The Multidisciplinary Lawyer

Arittha Wikramanayake F91 shepherded Sri Lanka through economic and legal transition
A headshot of Arittha Wikramanayake in front of a bookshelf

As a fifth generation lawyer, Arittha Wikramanayake F91 always imagined he would pursue a career in law. He grew up in Sri Lanka at a time when the economy was closed to the rest of the world, and he thought he had a clear idea of what his future held. He completed his undergraduate education in Sri Lanka and subsequently moved to Brussels to earn a master’s degree in European Law. As the country prepared to open its economy to the world, however, he felt compelled to look at the law in a different way. 

“I realized that an education purely in law was insufficient to be able to deal with issues that I could foresee Sri Lanka would face through a period of economic liberalization,” said Wikramanayake. 

“For years, we were under the command economy. With a change of government, we suddenly decided that we would change the entire structure of the economy, which meant setting up stock exchanges, privatization, and liberalization of laws,” he added. “I realized that I needed a more multidisciplinary education to be able to deal with those issues.”

Looking to what he imagined Sri Lanka would need 10 years down the road, Wikramanayake thought he could find the skills training he would need through an interdisciplinary education at The Fletcher School. 

Leading Change with a Multidisciplinary Perspective

As a MALD student, Wikramanayake found that Fletcher provided him with two key advantages in supporting Sri Lanka through its economic and legal transition: an education in public policy and exposure to diverse points of view. 

“In law school, you find a group of students that is very similar to yourself,” he said. “But at Fletcher, it is completely different. I found all sorts of people, and for somebody like me, who came from a very closed society, to interact with people like that was just amazing.”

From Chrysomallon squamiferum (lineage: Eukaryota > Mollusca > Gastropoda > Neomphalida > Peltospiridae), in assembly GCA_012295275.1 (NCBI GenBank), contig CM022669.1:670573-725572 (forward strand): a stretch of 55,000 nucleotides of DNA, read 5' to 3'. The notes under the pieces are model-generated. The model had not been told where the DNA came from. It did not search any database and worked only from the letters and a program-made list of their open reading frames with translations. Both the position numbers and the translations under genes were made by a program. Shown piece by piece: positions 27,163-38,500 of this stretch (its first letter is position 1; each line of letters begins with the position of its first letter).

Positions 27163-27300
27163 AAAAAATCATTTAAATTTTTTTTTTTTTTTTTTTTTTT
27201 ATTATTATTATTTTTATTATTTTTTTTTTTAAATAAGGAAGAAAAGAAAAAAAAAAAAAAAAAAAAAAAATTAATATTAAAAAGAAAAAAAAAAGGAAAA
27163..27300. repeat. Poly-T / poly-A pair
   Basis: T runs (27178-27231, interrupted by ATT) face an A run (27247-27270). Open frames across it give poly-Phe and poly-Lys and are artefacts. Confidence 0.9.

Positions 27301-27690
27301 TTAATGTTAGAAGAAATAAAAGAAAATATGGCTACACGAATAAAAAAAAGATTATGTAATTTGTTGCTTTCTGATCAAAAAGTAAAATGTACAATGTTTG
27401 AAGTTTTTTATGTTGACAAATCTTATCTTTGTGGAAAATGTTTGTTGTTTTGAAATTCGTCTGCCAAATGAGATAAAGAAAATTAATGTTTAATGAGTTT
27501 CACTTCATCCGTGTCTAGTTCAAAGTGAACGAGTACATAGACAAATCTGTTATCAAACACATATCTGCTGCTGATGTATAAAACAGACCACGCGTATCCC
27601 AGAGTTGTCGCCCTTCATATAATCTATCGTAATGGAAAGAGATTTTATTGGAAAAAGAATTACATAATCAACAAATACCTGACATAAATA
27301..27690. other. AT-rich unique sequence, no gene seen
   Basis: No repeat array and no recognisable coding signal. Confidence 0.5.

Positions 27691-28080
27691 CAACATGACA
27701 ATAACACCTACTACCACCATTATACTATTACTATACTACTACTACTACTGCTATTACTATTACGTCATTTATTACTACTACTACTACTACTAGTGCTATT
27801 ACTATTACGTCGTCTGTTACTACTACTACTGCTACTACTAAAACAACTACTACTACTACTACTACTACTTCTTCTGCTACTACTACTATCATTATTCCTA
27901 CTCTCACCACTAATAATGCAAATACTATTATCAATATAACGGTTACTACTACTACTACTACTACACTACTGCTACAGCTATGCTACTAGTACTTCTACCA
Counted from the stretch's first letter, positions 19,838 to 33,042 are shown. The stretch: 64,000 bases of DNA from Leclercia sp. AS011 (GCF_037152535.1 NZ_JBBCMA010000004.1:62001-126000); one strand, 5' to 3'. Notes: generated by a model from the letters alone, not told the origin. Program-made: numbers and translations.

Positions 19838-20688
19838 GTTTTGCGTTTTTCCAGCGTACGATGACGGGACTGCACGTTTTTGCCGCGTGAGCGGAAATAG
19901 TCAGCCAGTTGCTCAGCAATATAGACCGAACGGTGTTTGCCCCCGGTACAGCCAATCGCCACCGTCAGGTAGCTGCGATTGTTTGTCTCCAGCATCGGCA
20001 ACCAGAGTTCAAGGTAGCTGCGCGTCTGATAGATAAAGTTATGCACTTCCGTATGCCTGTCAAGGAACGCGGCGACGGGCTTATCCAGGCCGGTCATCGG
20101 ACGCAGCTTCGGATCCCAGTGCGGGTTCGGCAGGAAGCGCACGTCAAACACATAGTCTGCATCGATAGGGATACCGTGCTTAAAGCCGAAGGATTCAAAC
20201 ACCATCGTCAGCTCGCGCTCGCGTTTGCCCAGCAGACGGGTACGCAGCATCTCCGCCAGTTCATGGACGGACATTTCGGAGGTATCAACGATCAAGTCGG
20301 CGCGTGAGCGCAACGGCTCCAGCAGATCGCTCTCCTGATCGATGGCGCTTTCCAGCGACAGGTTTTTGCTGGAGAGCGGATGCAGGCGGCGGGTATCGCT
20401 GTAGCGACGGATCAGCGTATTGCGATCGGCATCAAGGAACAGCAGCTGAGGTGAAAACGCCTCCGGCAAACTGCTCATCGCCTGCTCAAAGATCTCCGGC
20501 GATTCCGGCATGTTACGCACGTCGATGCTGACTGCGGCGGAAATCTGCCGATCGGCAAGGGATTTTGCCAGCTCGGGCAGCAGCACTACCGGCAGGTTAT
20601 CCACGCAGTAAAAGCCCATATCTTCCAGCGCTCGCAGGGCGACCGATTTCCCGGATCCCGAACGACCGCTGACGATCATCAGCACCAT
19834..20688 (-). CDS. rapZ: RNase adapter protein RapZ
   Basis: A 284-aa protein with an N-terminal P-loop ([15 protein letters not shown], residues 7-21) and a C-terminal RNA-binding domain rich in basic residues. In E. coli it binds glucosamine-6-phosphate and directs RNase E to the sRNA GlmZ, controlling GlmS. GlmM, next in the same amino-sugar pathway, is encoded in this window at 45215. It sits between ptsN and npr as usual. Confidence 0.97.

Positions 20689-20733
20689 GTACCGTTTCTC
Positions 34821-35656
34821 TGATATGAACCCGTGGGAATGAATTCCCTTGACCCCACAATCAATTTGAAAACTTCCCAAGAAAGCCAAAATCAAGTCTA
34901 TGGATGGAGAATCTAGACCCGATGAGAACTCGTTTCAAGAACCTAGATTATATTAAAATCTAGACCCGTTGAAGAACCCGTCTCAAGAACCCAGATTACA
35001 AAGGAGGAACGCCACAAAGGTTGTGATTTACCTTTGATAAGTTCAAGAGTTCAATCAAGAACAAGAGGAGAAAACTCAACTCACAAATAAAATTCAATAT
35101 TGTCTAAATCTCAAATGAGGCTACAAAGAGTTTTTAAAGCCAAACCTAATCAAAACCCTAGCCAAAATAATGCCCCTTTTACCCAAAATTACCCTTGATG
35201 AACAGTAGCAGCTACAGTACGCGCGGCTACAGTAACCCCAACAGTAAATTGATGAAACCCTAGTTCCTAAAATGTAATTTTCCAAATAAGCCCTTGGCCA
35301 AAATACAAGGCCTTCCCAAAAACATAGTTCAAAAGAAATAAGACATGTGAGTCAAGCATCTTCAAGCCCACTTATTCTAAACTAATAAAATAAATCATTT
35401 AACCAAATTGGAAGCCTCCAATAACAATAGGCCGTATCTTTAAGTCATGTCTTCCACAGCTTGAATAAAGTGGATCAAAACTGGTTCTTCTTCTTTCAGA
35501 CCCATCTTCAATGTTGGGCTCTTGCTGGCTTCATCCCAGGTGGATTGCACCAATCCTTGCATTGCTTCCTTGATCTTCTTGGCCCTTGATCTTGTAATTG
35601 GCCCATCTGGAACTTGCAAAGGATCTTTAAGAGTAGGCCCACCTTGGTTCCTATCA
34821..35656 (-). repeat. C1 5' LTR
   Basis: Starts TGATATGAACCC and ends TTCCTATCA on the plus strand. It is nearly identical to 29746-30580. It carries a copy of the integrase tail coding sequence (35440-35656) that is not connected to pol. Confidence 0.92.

His comfort with other points of view was immediately beneficial upon his return to Sri Lanka.

“My ability to think in a multidisciplinary fashion made me realize that I was different from others who were educated back at home, and I had an advantage,” he said. “I could think differently.”

“When I walked into a room, I had the confidence to speak, knowing that I had this knowledge of other subjects. People listen when you speak with authority. And to be able to speak with authority, you need that educational foundation, which Fletcher gave me.”

Combined with this perspective and his education in public policy, Wikramanayake found new opportunities. He became the first Director General of Sri Lanka’s newly established Securities and Exchange Commission. In this role, he helped create the structure for capital markets in Sri Lanka. Under his leadership, the country developed the first completely automated stock exchange in Southeast Asia. The technology was later adopted by the London Stock Exchange. 

Throughout his career, Wikramanayake continued to act as a mover and shaker, pushing other stakeholders in business and government to think in new ways. He identified stagnancy in the way law had been practiced in Sri Lanka under the former English system. Thus, he sought to upend the practice of law in the country. 

“Without efficient and progressive lawyers in the country, you couldn't facilitate the process of economic liberalization,” he said. 

He founded a corporate law firm, which quickly became a key competitor to the established firms. He continued to be involved in public work and set up Transparency International Sri Lanka, a national chapter of a global organization established to fight corruption. 

Building a Career with Joy

Wikramanayake’s appetite for new challenges is insatiable. 

During the 2013 East Asian financial crisis, he served on a committee to restructure the country’s financial system and subsequently was involved in free trade negotiations with Singapore, China, India, and Thailand. He traveled all over Sri Lanka with his daughter, writing a book on the country’s butterflies. This led him to replicate the project with wildflowers and spiders. 

“My philosophy has always been to take on a new subject to keep my brain working,” he said. 

As he has progressed in his career, he has found new joys. Today, his favorite part of his job is when he can pay it forward, helping the next generation emerge as leaders who can contribute to the nation’s progress. 

“The greatest satisfaction I get is through mentoring people,” he said. “I work with a lot of young lawyers who don't have the same advantages that I did, coming from a legal family.”

“A lot of people ask me why I’m still working,” he added. “I work because I’ve never had a day in my life when I did not want to go to the office. I like to interact with these people, to coach them into being the best they can, to help them, to talk to them, and to bring the best out of them.”

Read more about Fletcher’s international legal studies field of study.